After 20+ years of doing this every Sunday, I know the shape and form of the liturgy backwards and forwards. The language used is no longer a stumbling block. In fact, it has freed me to enjoy the sounds of other languages. Also, I’ve discovered what I dare say most priests and not a few lay folk have discovered: You can read the same passages from the Liturgy or the Psalter over and over again when, one day, a verse will just jump out at you and rock you back on your heels. And you’ve read that verse a hundred times but never saw it. Take up and read.
    4. Confess your sins. This is the most powerful “pre-emptive” strike you can deal to the devil. The devil, like the child molester, always wants you to keep your sins “just between you and me–don’t tell the priest.” Problem is, unconfessed sins are secrets and secrets will always turn on you. Go to confession. Be defiant in the face of that liar! Take the shameful sins you’ve hidden in the middle of the deck and put them on top. Name the sins in plain (but not vulgar or coarse) English. No long-winded justifications, etc. Just drag them out into the light and name them. When you do that you’ve robbed them of 90% of the powerful hold they have on you. Absolution from the priest takes care of the remaining 10%. Works every time. Confession is a lot like changing diapers. Nobody likes it but it has to be done for the well being of the infant. And, in a way, we’re all infants aren’t we.
    5. Your Orthodox family at your church comes first. Folks deride ethnic communities but they have something we, as Americans don’t much have: A unifying sense of community. Give us a Hurricane Katrina or some such and you can count on us but on a day to day basis our default position is our individual selves. This is the unfortunate byproduct of the western emphasis on the autonomy of the individual. Only an American could author a book entitled “Looking Out for Number One” and it become a best seller. A few Russians I’ve met simply don’t understand how that could be. The remedy is to put your church family first. Don’t check to see if you have time for activities at your church; rather check to see if you have time for worldly pursuits. We come into this world through the Church and we depart this world through the Church. I once saw a sign above the exit from a church parish hall which read: “What has the world EVER done for you?” Indeed.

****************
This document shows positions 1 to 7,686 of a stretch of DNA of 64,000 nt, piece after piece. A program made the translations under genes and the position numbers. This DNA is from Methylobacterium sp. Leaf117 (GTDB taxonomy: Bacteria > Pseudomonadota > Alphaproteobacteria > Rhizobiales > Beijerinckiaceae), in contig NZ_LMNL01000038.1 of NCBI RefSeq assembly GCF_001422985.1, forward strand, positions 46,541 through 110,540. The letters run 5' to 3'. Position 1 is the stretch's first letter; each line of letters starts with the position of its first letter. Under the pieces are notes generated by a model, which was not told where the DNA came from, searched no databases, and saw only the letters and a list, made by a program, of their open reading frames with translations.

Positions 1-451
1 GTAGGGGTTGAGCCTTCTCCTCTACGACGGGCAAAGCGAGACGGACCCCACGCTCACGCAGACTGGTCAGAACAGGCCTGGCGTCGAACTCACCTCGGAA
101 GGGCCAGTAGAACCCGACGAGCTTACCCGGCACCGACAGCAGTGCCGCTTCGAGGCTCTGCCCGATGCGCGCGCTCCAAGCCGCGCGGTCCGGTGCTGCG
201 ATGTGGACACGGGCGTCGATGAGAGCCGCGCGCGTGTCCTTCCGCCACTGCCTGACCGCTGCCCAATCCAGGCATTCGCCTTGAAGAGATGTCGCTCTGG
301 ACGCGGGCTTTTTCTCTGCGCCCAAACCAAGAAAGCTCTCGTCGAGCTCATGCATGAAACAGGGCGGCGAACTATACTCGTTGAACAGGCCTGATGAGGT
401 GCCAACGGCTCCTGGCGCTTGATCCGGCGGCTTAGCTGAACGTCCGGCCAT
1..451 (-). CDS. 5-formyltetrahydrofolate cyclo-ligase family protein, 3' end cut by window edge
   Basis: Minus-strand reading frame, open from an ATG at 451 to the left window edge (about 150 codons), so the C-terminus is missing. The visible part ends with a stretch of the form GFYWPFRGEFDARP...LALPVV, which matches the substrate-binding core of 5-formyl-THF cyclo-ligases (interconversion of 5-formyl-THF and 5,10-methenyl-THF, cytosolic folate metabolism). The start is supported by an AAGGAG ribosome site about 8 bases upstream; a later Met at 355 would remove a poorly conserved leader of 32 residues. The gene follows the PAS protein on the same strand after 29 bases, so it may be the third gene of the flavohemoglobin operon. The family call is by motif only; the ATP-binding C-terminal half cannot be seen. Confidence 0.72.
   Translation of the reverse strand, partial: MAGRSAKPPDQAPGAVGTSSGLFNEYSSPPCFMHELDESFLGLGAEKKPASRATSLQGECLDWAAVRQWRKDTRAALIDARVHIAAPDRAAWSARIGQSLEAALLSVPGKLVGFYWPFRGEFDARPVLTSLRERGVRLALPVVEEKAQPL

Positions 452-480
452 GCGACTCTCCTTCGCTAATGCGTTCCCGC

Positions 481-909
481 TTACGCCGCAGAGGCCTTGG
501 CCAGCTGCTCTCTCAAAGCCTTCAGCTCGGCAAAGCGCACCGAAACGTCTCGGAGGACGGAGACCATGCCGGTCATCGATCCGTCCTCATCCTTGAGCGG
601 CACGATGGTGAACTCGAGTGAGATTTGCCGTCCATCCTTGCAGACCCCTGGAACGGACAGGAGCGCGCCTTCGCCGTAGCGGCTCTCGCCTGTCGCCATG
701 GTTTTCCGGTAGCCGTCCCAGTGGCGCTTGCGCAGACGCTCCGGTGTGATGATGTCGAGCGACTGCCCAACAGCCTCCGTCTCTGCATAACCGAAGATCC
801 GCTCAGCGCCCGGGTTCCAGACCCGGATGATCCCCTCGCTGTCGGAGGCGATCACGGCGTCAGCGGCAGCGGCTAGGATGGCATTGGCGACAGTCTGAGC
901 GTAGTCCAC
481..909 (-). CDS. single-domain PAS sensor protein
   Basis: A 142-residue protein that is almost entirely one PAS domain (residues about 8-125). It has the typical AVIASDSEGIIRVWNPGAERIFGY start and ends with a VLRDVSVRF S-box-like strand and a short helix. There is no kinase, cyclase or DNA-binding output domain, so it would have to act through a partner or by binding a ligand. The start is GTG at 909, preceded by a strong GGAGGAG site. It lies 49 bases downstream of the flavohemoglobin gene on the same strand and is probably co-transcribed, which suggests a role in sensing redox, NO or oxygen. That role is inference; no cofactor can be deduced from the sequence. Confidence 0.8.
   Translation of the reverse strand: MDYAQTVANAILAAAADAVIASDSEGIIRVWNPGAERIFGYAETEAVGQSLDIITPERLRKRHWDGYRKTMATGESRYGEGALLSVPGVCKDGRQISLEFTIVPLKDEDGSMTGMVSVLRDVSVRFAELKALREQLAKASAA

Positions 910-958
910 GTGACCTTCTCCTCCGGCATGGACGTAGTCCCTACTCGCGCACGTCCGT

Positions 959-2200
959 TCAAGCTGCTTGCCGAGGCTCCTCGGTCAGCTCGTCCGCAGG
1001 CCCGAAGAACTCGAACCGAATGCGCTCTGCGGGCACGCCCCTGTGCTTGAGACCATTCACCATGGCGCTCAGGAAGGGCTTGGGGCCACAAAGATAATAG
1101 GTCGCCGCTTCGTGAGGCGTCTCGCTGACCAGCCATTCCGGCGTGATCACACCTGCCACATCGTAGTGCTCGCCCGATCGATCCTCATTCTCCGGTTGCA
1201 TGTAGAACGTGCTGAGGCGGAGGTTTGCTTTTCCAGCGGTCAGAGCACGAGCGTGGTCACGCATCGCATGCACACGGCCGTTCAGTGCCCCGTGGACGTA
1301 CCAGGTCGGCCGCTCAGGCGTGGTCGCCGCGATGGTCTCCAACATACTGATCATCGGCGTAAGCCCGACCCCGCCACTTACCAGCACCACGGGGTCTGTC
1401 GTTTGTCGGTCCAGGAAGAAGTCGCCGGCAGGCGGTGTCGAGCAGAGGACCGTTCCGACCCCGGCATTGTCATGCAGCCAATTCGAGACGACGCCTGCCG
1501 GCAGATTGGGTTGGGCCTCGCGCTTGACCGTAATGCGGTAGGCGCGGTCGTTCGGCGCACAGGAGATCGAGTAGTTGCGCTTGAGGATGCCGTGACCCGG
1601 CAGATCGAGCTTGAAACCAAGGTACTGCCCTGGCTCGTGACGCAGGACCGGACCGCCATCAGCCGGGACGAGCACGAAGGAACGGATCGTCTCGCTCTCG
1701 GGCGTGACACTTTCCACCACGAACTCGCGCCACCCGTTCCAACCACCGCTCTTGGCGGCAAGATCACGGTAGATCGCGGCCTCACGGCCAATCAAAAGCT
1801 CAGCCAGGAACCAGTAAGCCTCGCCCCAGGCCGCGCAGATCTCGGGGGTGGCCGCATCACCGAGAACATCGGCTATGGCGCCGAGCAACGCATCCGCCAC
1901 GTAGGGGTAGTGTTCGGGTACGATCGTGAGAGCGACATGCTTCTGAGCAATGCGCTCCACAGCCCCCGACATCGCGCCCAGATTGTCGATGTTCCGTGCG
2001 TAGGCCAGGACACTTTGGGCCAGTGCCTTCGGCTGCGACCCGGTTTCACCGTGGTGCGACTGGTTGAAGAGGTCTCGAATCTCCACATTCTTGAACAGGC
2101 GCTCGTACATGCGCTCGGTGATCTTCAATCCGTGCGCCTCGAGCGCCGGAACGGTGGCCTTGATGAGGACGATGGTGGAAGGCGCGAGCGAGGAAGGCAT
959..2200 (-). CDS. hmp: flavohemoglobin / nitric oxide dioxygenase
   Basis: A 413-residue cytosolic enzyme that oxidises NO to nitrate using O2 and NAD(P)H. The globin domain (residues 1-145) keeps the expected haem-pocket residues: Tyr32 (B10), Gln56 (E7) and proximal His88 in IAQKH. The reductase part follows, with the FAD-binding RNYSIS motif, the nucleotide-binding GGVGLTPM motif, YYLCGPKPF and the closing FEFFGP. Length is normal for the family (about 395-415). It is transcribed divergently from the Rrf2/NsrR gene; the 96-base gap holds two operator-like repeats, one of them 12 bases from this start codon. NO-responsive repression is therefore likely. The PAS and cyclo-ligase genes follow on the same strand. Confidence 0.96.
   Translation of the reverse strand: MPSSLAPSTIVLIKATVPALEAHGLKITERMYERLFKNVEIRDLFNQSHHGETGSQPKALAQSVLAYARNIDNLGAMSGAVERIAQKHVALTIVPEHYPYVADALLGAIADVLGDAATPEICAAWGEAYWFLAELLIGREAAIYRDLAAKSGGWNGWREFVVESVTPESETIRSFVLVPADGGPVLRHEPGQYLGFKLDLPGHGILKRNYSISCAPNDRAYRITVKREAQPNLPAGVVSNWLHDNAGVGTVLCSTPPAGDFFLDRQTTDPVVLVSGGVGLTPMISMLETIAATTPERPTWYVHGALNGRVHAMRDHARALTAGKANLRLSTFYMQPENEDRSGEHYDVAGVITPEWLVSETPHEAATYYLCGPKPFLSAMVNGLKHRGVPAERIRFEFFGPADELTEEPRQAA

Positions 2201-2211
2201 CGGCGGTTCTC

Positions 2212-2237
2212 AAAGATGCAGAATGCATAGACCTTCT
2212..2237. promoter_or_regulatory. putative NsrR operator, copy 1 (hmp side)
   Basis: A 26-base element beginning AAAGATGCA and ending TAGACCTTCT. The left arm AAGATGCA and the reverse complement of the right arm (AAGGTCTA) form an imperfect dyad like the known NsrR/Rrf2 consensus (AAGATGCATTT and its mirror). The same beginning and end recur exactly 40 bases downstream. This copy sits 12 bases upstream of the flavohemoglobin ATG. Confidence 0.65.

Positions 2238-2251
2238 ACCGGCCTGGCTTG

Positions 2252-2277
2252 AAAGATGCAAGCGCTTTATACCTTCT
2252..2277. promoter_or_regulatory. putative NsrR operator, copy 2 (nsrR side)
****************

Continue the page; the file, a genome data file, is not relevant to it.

6. Love your priest! And his Matushka!!! Only a handful of priests are blessed to have solid financial support from their individual churches. For many I know being a priest is a struggle. Between holding down one or two jobs, taking care of their families and being a parish priest, it’s astonishing they persist. Glory to God! Take care of your priest! Never ever mock him or judge him. If your priest ( or bishop or metropolitan, etc. ) is/are as bad as you say they are, you’d better be able to say before God that you pray for them with exactly the same fervor with which you criticize them! Remember, when there are no more priests to serve the liturgy, the Church will cease to exist. And then what will we do?
    7. As the late Jaroslav Pelikan wrote: “If Christ rose from the dead, nothing else matters. If Christ did not rise from the dead, nothing else matters.” Well, Christ is indeed risen and that’s all that matters.

    1. Christ is Risen!
      I’ve never replied to a blog but this was all so true! Thank you for sharing your inspiring and beautiful thoughts. I wish I was more articulate to do the same!

  7. Repentance…TRUE repentance is hard. Really, really hard. Seemingly impossible most of the time. I’m a Lifelong Southern Baptist turned non-denominational turned Orthodox inquirer about a year ago. Heard talk about repentance in church my whole life, but never heard a lot about actually putting it into practice every day. Lent drove the reality and necessity of true repentance home with me for the first time ever. And I stink at it.